Because of this necessity of seeing in each particular case in each particular moment what kind of treatment is required, education is an art rather than a science. The same is true of all pastoral care. There is a scientific aspect: observation of what actually happens leads to the generalization that human beings have to pass on from freedom (a) to growth in freedom (b); that there comes a time when self-assertion must be exchanged for self-surrender; that in the first phase the besetting temptation is simply to let oneself go with the herd and never become a man, in the second to continue to behave like the allegedly typical Englishman, ‘the self-made man who worships his maker’; that there are two opposite types of arrested development, each relevant to its own phase. Such generalizations are of prime importance for the education of the teacher, but to discern in the light of them the need of a particular pupil at a particular moment is a matter of aesthetic perception.

Consider now the case of a man who has passed from the first phase into the second. In order to get as clear an instance as possible of what I have in mind, let him be a man whose vocation it is to be an artist, a man who knows in his inmost being that if he is to be true to himself he must be true to his calling, must spend himself in seeking to express in the medium of his art, in shapes or colours or words or sounds, that which it is given to him to express. He knows that for him the central temptation, the central sin, is to produce what he knows is trash because it will bring him popularity and wealth. He may be sorely tempted: it may be that the threat to his artistic integrity comes from no selfish desire for popularity and wealth, but from his duty to provide for the wife and children whom he has undertaken to support. Where shall he look for the understanding sympathy in his struggle if not to his parish priest and fellow Christians? Heaven help him if they take the line that so long as he does not get drunk or misbehave himself with women, God does not care what kind of pictures he paints. If he is helped to keep true at the centre, to see that his struggle to be true to his double vocation as artist and as husband and father is for him (to anticipate the language of next year's course of lectures) his sharing in the cross of Christ, there is hope that his conduct in matters of drink and sex may be brought into line. But if he goes to pieces at the centre, he goes completely.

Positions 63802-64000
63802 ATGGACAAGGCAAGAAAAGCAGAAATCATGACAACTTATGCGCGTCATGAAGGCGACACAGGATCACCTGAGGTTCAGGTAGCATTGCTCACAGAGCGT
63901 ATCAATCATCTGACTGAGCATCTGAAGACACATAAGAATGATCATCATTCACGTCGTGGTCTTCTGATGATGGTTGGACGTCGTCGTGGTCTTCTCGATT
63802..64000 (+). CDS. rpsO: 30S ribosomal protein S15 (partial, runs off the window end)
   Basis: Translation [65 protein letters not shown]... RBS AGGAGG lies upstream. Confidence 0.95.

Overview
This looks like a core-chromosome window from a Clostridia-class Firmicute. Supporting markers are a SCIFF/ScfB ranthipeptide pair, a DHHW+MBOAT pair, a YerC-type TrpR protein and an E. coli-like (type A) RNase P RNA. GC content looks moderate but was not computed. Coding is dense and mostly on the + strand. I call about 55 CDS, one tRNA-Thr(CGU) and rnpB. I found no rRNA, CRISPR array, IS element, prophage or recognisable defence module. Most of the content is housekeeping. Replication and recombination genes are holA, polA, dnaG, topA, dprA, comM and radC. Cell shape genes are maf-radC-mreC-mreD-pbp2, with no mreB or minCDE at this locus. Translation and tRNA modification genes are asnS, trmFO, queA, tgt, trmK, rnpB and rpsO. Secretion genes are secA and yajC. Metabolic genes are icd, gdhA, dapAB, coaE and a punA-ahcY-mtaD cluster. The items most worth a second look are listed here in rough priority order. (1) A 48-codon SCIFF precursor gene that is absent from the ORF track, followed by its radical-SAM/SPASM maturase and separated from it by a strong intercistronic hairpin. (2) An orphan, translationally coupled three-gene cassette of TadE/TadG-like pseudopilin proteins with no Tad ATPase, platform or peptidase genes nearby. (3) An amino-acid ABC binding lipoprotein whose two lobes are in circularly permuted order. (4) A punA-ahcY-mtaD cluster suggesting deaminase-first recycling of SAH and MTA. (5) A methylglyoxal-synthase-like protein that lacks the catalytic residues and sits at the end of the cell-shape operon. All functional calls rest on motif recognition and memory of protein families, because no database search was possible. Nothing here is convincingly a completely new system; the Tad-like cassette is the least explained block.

An artist is a man with gifts that make him responsible for making a definite kind of contribution to the common life. There are other men and women marked out for particular vocations, in medicine, scientific research, education, politics or otherwise. But most of us are not troubled by the question of how to find scope for the exercise of our special gifts: our problem is that of making our very average abilities suffice to support ourselves and those dependent on us. It sounds well to exhort undergraduates to view their choice of a career as a matter of vocation. How can one do it when one knows that the choice before so many of them will lie between different dull and uninspiring jobs that happen at the moment to be on the books of the University Appointments Board?